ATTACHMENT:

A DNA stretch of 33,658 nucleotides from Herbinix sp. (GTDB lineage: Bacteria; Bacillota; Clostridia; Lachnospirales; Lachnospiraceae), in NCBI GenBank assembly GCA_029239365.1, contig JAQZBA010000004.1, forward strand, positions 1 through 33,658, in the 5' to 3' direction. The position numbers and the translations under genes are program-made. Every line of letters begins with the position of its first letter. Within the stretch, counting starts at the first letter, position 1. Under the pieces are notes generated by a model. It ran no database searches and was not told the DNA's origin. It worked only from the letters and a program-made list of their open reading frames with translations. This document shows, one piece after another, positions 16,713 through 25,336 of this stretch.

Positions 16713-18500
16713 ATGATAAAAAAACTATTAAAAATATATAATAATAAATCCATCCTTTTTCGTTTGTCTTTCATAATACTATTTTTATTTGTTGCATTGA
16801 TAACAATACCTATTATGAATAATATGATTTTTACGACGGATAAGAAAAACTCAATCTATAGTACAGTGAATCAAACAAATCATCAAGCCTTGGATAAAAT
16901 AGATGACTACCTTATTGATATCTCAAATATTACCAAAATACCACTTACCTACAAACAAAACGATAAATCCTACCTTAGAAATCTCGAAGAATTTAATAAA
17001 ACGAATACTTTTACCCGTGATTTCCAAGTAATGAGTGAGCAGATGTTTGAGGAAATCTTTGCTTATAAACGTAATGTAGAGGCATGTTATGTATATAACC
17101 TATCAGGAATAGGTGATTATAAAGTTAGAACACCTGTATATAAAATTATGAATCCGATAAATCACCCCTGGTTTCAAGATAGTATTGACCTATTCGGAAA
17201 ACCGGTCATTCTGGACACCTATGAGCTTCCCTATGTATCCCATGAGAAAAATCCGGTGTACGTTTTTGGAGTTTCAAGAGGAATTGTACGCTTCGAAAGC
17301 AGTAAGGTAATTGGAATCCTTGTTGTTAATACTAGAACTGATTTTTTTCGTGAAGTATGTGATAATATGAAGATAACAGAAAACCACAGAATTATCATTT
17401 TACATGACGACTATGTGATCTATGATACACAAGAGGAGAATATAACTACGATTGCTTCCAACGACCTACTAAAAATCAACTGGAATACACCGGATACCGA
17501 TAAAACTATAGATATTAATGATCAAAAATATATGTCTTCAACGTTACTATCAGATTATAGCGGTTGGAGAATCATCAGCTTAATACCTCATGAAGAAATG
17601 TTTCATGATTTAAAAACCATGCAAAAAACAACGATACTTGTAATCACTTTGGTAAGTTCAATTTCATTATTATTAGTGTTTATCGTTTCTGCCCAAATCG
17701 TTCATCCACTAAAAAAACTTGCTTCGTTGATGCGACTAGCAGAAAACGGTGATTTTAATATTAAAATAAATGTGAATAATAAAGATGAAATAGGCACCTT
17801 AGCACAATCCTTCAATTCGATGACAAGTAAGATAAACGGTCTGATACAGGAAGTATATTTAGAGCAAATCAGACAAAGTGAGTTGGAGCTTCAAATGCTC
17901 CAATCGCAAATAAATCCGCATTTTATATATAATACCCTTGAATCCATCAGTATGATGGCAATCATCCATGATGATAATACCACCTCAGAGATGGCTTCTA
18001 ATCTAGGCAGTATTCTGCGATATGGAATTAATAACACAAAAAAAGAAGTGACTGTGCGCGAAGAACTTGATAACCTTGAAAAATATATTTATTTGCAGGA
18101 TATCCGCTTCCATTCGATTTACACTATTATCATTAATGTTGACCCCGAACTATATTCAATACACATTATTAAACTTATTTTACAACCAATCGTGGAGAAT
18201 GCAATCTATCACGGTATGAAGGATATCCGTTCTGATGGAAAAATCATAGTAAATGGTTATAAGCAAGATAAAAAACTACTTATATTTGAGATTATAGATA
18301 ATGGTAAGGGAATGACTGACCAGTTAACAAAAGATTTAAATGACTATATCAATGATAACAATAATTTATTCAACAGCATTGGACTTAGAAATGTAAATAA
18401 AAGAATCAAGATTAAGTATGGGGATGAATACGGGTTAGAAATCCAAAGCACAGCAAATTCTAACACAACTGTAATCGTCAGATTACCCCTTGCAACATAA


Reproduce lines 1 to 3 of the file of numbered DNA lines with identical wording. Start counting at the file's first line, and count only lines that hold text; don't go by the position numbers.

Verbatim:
A DNA stretch of 33,658 nucleotides from Herbinix sp. (GTDB lineage: Bacteria; Bacillota; Clostridia; Lachnospirales; Lachnospiraceae), in NCBI GenBank assembly GCA_029239365.1, contig JAQZBA010000004.1, forward strand, positions 1 through 33,658, in the 5' to 3' direction. The position numbers and the translations under genes are program-made. Every line of letters begins with the position of its first letter. Within the stretch, counting starts at the first letter, position 1. Under the pieces are notes generated by a model. It ran no database searches and was not told the DNA's origin. It worked only from the letters and a program-made list of their open reading frames with translations. This document shows, one piece after another, positions 16,713 through 25,336 of this stretch.

Positions 16713-18500
16713 ATGATAAAAAAACTATTAAAAATATATAATAATAAATCCATCCTTTTTCGTTTGTCTTTCATAATACTATTTTTATTTGTTGCATTGA